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pISSN : 1229-8646

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2022, Vol., No.29

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  • 1.

    Old Norse into English into American English into Korean: Some remarkable connections between modern Danish and Korean

    Robert Zola Christensen | 2022, (29) | pp.1~19 | number of Cited : 0
    Abstract PDF
    A first glance Korean and Danish seem to be seemingly far apart each other in every linguistic aspect, from the grammar over pronunciation to the written language, not to mention the elaborated polite-conjugations we find in Korean compared to the Danes’ habit of saying ‘you’ (‘du’) to just about everyone. However, both languages have, from the latter half of the 20th century to nowadays, received an enormous amount of loan words from English-American. If we look in to that, going all the way back to the Viking era in Scandinavia, when it was the Vikings lending out to the English (knife, guest, gift), we even find some rare and astonishing connections between Korean and Danish. In this article we go on a walk about Seoul in South Korea, exploiting the city a as linguistic space, looking at stores, shops, cafés, billboards, signs, and more on, chasing Old Norse that has made it all the way from the Viking age, over England and USA to Asia and Korea.
  • 2.

    Understanding Political Addresses of the Social Democratic and Moderate Party: Keywords and Political Discourses Used in the Almedal Week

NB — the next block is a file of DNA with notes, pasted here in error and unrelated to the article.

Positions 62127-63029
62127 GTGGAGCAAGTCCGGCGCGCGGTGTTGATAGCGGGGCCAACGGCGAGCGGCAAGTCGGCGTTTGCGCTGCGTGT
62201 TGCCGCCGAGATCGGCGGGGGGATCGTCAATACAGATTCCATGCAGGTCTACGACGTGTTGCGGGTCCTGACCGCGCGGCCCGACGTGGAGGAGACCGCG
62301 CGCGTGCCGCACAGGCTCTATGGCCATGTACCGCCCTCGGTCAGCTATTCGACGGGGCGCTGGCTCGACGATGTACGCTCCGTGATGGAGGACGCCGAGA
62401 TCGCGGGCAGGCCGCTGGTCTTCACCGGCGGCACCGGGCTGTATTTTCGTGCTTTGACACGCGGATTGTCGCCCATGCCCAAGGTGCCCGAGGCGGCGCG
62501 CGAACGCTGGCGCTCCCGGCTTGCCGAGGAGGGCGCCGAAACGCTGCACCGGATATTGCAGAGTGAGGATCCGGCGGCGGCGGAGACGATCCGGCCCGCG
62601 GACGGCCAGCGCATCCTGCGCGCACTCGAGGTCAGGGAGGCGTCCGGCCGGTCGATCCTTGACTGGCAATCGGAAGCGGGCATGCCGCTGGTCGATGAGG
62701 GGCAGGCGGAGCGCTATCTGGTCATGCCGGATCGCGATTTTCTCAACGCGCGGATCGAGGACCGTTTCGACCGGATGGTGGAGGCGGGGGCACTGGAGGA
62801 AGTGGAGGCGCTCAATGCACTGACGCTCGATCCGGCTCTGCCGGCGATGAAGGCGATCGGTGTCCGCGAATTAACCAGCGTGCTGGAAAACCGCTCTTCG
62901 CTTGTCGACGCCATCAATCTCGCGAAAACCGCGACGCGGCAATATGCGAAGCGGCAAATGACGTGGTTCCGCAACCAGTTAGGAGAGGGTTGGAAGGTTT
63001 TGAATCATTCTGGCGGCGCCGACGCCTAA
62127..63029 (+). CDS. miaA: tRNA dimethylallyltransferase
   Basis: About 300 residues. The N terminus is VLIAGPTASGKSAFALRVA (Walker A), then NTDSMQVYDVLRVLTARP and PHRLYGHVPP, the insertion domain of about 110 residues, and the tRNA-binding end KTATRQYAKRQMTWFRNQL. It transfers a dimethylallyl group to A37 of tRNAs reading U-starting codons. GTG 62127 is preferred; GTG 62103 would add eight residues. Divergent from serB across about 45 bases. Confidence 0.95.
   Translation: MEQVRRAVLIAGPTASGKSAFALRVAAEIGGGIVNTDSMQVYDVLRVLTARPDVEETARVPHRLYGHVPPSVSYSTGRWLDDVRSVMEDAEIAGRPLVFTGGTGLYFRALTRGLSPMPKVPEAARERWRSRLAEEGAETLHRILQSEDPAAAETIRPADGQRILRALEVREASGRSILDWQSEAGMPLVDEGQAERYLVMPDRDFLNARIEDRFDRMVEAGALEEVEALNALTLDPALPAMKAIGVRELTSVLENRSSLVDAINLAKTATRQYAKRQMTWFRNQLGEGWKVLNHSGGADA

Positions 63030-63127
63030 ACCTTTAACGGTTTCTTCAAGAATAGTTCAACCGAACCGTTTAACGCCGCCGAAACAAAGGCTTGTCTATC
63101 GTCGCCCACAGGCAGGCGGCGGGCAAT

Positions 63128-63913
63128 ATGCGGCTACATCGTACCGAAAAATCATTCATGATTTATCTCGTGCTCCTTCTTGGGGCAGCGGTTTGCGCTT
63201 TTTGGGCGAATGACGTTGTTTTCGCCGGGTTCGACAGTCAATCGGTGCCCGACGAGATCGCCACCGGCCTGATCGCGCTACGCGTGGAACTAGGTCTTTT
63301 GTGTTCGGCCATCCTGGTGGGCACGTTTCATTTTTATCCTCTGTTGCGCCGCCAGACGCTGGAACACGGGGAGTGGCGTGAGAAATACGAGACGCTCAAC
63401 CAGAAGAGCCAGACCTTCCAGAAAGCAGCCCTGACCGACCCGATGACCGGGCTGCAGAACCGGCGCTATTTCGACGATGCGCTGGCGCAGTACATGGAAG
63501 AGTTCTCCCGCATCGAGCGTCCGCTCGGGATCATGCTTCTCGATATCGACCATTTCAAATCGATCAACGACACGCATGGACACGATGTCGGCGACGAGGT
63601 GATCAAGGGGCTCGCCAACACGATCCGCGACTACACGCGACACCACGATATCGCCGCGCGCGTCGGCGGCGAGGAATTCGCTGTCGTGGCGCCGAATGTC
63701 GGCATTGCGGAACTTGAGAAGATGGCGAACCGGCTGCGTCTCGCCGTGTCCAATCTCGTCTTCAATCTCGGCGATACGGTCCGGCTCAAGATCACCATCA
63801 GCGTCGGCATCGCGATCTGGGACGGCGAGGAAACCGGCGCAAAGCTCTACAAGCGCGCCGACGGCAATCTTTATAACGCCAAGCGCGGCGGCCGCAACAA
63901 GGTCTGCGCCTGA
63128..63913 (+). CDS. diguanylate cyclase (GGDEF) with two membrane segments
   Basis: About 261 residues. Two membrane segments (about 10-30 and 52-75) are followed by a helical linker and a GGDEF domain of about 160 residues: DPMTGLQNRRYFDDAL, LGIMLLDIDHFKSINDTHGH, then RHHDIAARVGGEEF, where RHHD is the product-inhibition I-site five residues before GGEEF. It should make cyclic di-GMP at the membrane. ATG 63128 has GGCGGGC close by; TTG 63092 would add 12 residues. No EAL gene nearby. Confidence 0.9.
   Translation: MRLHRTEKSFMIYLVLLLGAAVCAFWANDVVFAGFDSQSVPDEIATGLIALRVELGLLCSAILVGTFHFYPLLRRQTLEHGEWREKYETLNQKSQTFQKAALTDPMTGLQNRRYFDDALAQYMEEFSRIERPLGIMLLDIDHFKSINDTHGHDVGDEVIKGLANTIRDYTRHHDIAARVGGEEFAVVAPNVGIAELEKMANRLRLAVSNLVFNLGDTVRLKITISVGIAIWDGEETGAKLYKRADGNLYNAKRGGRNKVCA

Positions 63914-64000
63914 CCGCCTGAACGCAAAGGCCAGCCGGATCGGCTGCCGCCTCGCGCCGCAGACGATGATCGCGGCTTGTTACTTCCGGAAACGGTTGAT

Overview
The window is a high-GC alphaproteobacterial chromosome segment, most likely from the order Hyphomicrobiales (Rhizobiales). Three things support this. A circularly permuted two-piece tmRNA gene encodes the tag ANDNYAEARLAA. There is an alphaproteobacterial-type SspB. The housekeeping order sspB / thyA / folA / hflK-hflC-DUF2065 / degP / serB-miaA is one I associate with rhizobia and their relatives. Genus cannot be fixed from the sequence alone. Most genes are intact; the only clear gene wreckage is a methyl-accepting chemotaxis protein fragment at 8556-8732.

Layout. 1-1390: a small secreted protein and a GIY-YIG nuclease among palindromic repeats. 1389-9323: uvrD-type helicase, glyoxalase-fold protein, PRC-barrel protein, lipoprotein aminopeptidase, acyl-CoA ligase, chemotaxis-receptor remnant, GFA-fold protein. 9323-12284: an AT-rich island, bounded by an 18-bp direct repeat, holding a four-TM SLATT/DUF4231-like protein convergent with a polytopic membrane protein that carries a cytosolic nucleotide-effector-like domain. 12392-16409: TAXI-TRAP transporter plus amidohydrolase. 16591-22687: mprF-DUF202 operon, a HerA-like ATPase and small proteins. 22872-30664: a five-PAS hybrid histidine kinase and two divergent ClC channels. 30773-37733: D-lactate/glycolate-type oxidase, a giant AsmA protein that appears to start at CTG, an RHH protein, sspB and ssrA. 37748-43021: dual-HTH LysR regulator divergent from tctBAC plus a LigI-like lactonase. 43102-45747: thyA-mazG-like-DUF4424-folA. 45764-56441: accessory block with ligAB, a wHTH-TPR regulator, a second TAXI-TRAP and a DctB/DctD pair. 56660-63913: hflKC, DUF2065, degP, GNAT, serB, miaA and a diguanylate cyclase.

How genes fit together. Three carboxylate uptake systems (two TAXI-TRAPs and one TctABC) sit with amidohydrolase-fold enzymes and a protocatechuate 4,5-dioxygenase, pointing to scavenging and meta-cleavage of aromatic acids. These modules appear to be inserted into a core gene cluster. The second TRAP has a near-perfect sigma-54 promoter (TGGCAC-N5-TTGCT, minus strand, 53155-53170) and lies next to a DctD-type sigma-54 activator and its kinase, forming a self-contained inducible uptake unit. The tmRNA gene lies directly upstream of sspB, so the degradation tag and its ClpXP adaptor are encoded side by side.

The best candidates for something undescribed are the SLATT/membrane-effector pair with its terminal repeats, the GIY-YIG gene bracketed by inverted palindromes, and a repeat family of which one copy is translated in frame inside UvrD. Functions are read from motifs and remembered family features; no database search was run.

Yonhyok Choe | 2022, (29) | pp.21~44 | number of Cited : 0
    Abstract PDF
    The annual event of ‘Almedalsveckan’ – ‘The Almedal Week’ held at the first week of July on Gotland in Sweden where every political party has attended has been existing since 1968. The political event for a variety of seminars, meetings, and garden talks has become a symbol for Swedish deliberative ‘Agora’ democracy. In spite of its history with accumulated data of speeches, debates and addresses, no single research analyzing addresses of party leaders has existed so far except for descriptive statistical studies of the event and participants. This article aims at filling this gap. Evening addresses given by two main party leaders representing Social Democratic Party and the Moderate Party were compared in this article. Two analytical tools, i.e. keyword analysis, on the one hand, and political discourse analysis on the other were adapted to explore the contents, symbols, ideas and arguments. This research based on semiotic exploration of core keywords detects that clear ideological differences between addresses of the two largest political parties have emerged in terms of perceptions of social issues, ideological stances, value orientation, policy goals and arguing claims on the prospective role and image of welfare state. More in-depth and broader interest in empirical studies of political address is argued to be of greater importance for better understanding of persuasive skills, consequences of the addresses and influence on political changes.
  • 3.

    People’s Attitude Toward Universal Basic Income and Tax Increase in Sweden

    Jae-jin Yang , Yunmin Nam | 2022, (29) | pp.45~79 | number of Cited : 0
    Abstract PDF